WASHINGTON — President Donald Trump on Tuesday criticized rapidly mounting global condemnation of Saudi Arabia over the mystery of missing journalist Jamal Khashoggi, warning of a rush to judgment and echoing the Saudis’ request for patience.
In an interview with The Associated Press, Trump compared the case of Khashoggi, who Turkish officials have said was murdered in the Saudis’ Istanbul consulate, to the allegations of sexual assault leveled against Supreme Court Justice Brett Kavanaugh during his confirmation hearing.
“I think we have to find out what happened first,” Trump said. “Here we go again with, you know, you’re guilty until proven innocent. I don’t like that. We just went through that with Justice Kavanaugh and he was innocent all the way as far as I’m concerned.”
Trump’s remarks were his most robust defense yet of the Saudis, a U.S. ally he has made central to his Mideast agenda. They put the president at odds with other key allies and with some leaders in his Republican Party who have condemned the Saudi leadership for what they say is an obvious role in the case. Trump appeared willing to resist the pressure to follow suit, accepting Saudi denials and their pledge to investigate.
The Oval Office interview came not long after Trump spoke Tuesday with Saudi Crown Prince Mohammed bin Salman. He spoke by phone a day earlier with King Salman, and he said both deny any knowledge of what happened to Khashoggi.
After speaking with the king, Trump floated the idea that “rogue killers” may have been responsible for the disappearance. The president told AP Tuesday that that description was informed by his “feeling” from his conversation with Salman, and that the King did not use the term.
In an interview with Fox Business earlier on Tuesday, Trump alluded that he was hesitant to take a stance that could affect American trade deals with the Saudis.
“They’ve been a great ally to me, to me,” Trump told Fox host Trish Regan. “They made the largest order in the history of our country, outside of our country, for weapons, for many kinds of military weapons. … So now people say, well, we want to have you end that order. Well, aren’t we just hurting our own country?”
Although many details of the order are fanciful, the president has continued to tout it in defense of his support for the Saudis.
In Turkey earlier Tuesday, a high-level Turkish official told AP that police investigators searching the Saudi Consulate in Istanbul had found evidence that Khashoggi was killed there.
The New York Times on Tuesday also reported that one of the suspects identified by Turkish authorities in Khashoggi’s disappearance has ties to Mohammed and frequently traveled with him. Several others have been linked to the crown prince’s security team, and another is a forensic doctor who reports to the highest-level officials in Saudi Arabia.
U.S. Secretary of State Mike Pompeo met with the king and crown prince in Riyadh on Tuesday and said the Saudis had already started a “serious and credible investigation” and seemed to suggest it could lead to people within the kingdom. The secretary of state noted that the Saudi leaders, while denying knowledge of anything that occurred inside the consulate, had committed to accountability “including for Saudi Arabia’s senior leaders or senior officials.”
Pompeo was heading next to Turkey, where officials have accused the Saudis of using a 15-member team to kill Khashoggi inside the consulate.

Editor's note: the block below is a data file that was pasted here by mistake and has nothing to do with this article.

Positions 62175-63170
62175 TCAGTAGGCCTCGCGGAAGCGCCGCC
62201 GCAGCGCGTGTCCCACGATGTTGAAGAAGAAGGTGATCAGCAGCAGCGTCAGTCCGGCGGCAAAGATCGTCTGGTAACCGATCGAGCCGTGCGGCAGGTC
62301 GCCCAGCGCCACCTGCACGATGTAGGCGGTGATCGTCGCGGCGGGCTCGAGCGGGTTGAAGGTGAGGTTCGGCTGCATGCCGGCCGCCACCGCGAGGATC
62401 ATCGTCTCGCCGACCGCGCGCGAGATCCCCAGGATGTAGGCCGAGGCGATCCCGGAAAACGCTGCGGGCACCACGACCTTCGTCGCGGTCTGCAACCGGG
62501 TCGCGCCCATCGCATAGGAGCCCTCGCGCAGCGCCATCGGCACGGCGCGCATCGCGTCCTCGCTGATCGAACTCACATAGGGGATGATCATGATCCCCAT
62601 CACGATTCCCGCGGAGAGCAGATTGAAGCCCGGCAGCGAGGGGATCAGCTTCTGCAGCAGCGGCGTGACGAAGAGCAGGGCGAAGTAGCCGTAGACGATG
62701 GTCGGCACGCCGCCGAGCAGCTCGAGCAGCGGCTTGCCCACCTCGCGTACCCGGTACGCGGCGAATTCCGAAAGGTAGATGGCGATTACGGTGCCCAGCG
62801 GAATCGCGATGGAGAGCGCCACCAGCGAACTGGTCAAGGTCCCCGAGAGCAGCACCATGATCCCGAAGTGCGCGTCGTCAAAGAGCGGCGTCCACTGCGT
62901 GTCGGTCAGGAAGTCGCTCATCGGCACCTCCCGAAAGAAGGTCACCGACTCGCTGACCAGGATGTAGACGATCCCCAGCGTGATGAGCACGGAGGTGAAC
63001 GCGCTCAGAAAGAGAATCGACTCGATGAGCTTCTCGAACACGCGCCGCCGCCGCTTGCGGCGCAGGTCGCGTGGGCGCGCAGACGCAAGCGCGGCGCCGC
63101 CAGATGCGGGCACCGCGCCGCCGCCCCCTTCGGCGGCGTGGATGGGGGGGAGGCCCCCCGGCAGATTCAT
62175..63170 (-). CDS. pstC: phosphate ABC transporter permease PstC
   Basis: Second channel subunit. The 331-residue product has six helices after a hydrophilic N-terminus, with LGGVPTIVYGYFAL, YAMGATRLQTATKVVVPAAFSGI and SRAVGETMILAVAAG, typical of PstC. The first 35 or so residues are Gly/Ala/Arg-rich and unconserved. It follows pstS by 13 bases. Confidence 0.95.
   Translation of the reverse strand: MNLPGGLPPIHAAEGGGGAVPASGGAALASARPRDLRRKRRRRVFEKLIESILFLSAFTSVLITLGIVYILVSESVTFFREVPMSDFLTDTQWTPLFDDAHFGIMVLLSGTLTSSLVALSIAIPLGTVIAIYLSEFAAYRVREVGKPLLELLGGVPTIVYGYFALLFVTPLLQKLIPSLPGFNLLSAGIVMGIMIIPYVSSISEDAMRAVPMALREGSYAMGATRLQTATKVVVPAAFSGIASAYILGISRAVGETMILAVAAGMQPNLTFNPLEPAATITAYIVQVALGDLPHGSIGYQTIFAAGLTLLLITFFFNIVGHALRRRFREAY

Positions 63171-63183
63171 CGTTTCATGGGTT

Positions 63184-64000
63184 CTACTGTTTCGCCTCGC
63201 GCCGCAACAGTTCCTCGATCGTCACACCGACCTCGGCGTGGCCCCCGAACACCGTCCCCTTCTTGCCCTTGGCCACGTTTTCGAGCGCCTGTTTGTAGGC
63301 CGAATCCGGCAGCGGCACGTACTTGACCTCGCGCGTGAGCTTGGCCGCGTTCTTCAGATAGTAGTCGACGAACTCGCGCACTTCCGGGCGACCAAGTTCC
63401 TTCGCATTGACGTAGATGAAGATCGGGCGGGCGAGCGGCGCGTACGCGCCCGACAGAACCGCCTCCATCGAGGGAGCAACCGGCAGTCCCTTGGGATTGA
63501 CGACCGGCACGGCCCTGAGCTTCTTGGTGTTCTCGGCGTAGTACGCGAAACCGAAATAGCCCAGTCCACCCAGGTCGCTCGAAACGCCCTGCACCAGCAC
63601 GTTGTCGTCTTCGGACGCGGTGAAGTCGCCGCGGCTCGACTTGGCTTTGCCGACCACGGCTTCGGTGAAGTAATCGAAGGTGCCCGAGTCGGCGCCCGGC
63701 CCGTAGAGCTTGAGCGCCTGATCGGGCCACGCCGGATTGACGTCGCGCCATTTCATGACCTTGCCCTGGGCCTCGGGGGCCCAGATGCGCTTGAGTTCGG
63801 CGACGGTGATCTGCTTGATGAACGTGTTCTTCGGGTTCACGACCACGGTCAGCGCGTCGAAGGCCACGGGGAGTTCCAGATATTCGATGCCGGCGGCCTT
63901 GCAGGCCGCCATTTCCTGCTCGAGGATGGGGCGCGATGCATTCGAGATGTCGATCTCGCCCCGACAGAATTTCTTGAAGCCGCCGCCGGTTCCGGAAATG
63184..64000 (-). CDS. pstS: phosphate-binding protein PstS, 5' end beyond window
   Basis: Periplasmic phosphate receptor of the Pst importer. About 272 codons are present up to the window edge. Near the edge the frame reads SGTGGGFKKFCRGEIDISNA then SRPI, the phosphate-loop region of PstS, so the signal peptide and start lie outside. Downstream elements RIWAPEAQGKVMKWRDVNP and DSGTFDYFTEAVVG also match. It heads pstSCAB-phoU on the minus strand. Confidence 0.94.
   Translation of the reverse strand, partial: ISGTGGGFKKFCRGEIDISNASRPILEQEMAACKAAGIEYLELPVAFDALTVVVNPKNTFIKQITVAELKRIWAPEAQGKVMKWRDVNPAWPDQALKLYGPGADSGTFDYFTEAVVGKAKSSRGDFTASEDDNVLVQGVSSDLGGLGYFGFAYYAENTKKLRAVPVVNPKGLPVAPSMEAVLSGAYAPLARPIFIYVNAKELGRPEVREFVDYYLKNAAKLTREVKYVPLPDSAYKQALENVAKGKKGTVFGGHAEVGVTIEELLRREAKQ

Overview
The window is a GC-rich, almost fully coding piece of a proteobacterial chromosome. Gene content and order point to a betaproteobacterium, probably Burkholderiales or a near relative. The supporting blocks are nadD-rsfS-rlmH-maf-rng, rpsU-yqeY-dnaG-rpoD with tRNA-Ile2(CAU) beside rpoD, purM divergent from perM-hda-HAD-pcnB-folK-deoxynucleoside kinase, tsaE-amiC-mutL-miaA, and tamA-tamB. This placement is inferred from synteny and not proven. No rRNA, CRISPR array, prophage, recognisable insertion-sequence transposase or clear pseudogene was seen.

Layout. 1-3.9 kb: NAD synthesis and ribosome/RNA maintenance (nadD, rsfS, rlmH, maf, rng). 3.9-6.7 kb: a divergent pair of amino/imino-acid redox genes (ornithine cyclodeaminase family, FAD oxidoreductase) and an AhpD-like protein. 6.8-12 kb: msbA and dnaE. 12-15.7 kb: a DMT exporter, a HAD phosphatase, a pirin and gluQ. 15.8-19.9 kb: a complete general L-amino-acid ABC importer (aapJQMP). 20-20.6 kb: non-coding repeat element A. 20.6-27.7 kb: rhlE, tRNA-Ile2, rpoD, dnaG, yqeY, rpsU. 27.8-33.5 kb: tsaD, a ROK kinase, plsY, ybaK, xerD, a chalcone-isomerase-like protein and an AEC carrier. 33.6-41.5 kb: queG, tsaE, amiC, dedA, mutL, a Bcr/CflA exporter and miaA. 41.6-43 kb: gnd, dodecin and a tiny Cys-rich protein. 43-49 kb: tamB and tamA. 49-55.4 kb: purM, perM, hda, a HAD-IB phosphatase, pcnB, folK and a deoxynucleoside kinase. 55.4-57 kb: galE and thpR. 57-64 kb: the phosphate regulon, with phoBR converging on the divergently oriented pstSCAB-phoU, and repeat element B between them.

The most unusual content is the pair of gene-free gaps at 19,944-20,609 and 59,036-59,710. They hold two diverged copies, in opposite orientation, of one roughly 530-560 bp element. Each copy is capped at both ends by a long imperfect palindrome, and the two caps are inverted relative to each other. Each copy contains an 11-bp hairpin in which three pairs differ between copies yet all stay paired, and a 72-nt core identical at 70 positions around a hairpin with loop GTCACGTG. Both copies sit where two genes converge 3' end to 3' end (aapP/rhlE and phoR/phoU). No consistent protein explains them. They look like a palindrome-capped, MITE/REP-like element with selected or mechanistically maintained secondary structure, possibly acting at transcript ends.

Trump said he hoped the Saudis’ own investigation of Khashoggi’s disappearance would be concluded in “less than a week.”
In the meantime, there were signs at home that Trump’s party was growing uncomfortable with his willingness to defend the Saudis.
In an interview with Fox News, a prominent Trump ally in the Senate called on Saudi Arabia to reject the crown prince, known as MBS, who rose to power last year and has aggressively sought to soften the kingdom’s image abroad and attract foreign investment.
“This guy has got to go,” said Sen. Lindsey Graham of South Carolina, turning to speak to the camera. “Saudi Arabia, if you’re listening, there are a lot of good people you can choose, but MBS has tainted your country and tainted himself.”
Khashoggi, a Saudi citizen but resident of the United States, has been a contributor to The Washington Post and a critic of Saudi leaders, especially Crown Prince Mohammed.
International leaders and business executives are severing or rethinking ties to the Saudi government after Khashoggi’s high-profile disappearance. Trump has resisted any action, pointing to huge U.S. weapons deals pending with Saudi Arabia and saying that sanctions could end up hurting the American economy.
He said it was too early to say whether he endorsed other countries’ actions. “I have to find out what happened,” he said. But his complaint about “guilty until proven innocent” and comparison to the Kavanaugh situation suggested he was giving the Saudis more leeway than other allies.
Khashoggi went to the consulate on Oct. 2 to get documents for his upcoming marriage to a Turkish woman while his fiancee waited outside. She and Turkish authorities say he never emerged and he has not been heard from since.
Khashoggi, 59, had been living in the U.S. for a year in self-imposed exile and writing columns for the opinion section of The Washington Post.
Trump said Treasury Secretary Steve Mnuchin’s trip to attend a Saudi investment conference is still on but could be canceled by Friday depending on what the investigation finds.
“I think we’ll also be guided by what other countries are doing,” he said.
AP writer Matthew Lee, HuffPost writer Nick Visser, The New York Times and Fox Business contributed to this report.